BackgroundThe following thesis is part of the project “Disorder in Schools”, which is a comparative study between The United States and Norway. Professor Liv Duesund at the University of Oslo is the supervisor of the project. Disruptive behavior can be seen as a subgroup to disorder in school and has been chosen in order to refine and create a clear definition of what the thesis is about. In this thesis, the goal is to identify disruptive behavior of one pupil during class and recess. The type of disruptive behavior that is in focus is said to be the most frequent kind and can be defined as behavior that disturbs learning and teaching. Phenomenology will be applied to analyze the results found, mainly through Martin Heidegger’s terms “Dasein”, “The One”, “Mood” and “Absorbed Coping”.Research problemExploration has been said to be one of the key figures in qualitative research (Given 2006; Hatch, 2002). For this reason, my research problem was created after the observations and based on the data that was gathered. The research problem is the following:“A phenomenological analysis of disruptive behavior in schools”This research problem can cover a vast amount of topics, which may be to comprehensive to serve the purpose of this thesis. Therefore, I have created three research questions in order to refine and answer the research problem.1) What kind of disruptive behavior is being expressed?
2) How can teachers see pupils as Dasein?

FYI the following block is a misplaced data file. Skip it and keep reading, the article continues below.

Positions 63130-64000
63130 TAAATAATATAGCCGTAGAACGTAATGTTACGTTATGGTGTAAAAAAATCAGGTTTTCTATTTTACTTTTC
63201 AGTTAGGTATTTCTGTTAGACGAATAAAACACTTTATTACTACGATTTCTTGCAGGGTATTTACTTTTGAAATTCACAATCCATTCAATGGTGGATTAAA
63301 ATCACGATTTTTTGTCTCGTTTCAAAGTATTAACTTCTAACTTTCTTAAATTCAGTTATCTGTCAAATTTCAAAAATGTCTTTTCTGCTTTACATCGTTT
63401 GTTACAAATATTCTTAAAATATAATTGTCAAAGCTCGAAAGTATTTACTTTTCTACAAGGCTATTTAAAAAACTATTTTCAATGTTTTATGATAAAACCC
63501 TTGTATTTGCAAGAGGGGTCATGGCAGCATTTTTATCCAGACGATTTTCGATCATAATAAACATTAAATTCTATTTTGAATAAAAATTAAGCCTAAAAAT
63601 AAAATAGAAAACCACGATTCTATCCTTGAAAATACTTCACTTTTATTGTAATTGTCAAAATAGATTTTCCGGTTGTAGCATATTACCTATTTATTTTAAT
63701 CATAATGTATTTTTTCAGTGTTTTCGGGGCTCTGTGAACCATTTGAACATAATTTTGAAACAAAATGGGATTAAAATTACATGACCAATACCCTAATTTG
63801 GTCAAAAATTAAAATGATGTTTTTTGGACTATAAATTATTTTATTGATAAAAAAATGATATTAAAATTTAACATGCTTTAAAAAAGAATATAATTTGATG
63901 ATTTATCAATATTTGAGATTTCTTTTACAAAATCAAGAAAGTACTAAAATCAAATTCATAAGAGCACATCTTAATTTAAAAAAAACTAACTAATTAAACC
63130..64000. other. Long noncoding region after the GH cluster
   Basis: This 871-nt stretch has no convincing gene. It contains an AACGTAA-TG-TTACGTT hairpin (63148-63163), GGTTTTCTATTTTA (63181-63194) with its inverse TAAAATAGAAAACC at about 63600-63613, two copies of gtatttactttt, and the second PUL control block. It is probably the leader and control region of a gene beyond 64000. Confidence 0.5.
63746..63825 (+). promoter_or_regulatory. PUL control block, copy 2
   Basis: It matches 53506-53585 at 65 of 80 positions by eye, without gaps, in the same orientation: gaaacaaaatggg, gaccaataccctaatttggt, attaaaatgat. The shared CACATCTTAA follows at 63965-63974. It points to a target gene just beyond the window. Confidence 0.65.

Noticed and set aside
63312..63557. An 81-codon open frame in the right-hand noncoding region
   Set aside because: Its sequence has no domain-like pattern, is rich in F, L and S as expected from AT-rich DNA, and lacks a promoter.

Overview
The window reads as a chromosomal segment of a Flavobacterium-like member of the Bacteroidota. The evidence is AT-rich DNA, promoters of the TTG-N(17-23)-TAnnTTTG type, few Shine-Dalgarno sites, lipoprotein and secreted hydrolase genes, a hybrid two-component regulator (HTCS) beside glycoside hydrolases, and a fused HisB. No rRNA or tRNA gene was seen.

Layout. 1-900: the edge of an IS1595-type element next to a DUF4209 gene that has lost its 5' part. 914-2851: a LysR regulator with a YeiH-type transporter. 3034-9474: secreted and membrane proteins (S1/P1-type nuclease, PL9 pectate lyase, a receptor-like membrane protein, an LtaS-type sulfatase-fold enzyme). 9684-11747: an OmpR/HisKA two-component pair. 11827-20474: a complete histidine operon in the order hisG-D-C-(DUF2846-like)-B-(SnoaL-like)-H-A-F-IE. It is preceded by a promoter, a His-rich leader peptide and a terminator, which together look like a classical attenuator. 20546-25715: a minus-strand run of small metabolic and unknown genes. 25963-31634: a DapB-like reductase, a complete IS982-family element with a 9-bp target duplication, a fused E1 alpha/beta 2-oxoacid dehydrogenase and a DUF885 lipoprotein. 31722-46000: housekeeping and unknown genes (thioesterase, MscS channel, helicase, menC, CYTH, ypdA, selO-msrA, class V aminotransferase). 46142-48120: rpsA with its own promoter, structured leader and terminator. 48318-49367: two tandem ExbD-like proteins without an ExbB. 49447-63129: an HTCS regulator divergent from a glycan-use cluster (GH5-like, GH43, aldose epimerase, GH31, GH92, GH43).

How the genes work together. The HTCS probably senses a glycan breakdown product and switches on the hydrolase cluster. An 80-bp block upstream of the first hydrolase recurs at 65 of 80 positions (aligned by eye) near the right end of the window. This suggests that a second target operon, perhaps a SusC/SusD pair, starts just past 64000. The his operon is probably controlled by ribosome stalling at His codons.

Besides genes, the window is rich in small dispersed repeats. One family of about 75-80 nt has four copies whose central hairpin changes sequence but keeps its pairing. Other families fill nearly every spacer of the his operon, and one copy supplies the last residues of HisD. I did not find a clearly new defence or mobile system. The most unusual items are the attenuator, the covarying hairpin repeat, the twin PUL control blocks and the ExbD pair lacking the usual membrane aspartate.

3) How can seeing pupils as Dasein create possibilities for absorbed coping of school-related tasks?MethodologyThe project “Disorder in Schools” required that I used a pre-structured design. Qualitative observations was conducted and recorded in a pre-structured observation form. In total, I conducted five observations, one of an entire class and the remaining four focusing on one pupil.ResultsThe most frequent kind of disruptive behavior expressed during my observations consisted of off-task behavior where the pupil in focus (made anonymous and referred to as NN in the thesis) was talking in class. The talking was mainly characterized by chatting (having an informal conversation) with other pupils and thereby may have been disturbing other pupils as well as himself. NN was mainly chatting with one or two pupils. The volume of the chatter was fairly low, but the intensity and frequency was high. Regarding teachers seeing pupils as Dasein (subject and object at the same time), this may and may not have happened. In one observation, NN was talking during the entire observation, something the teacher ignored. In the first observation, the level of noise in the classroom was extremely high, and the reactions towards it was telling pupils to be quiet or asking them if they needed to go outside without giving any further reason. Maybe none of these reactions takes the subjective side of the pupil into consideration and thereby does not see the pupil as Dasein. Maybe the disruptive behavior intensified as a consequence. This can be supported by NN talking louder and the level of noise in the classroom was increasing as the observation went on. NN and other pupils may have also been as Dasein on some occasions. This is exemplified in the second and fourth observation were the pupils was recognized as 3 by being wished welcome and given attention for they’re subjective needs (like being given the right material and knowing what they were supposed to do) before disruptive behavior had the chance to arise. Consequences of the pupils being seen as Dasein may have been that the level of noise in the classroom was much lower, and NN was doing school-related work instead of just chatting. NN did chat with others somewhat but this was combined with working in the lesson where he may have been seen as Dasein. This may stand in contrast to the times where he may not have been seen as Dasein and were not doing any school-related work. In the final observation, NN might have been seen as Dasein because he was given responsibility and the teacher showed that he believed in him by giving him one of the most prominent roles during a reading session of Shakespeare In this lesson, NN was closest to doing what is being referred to absorbed coping of the task he was supposed to be doing.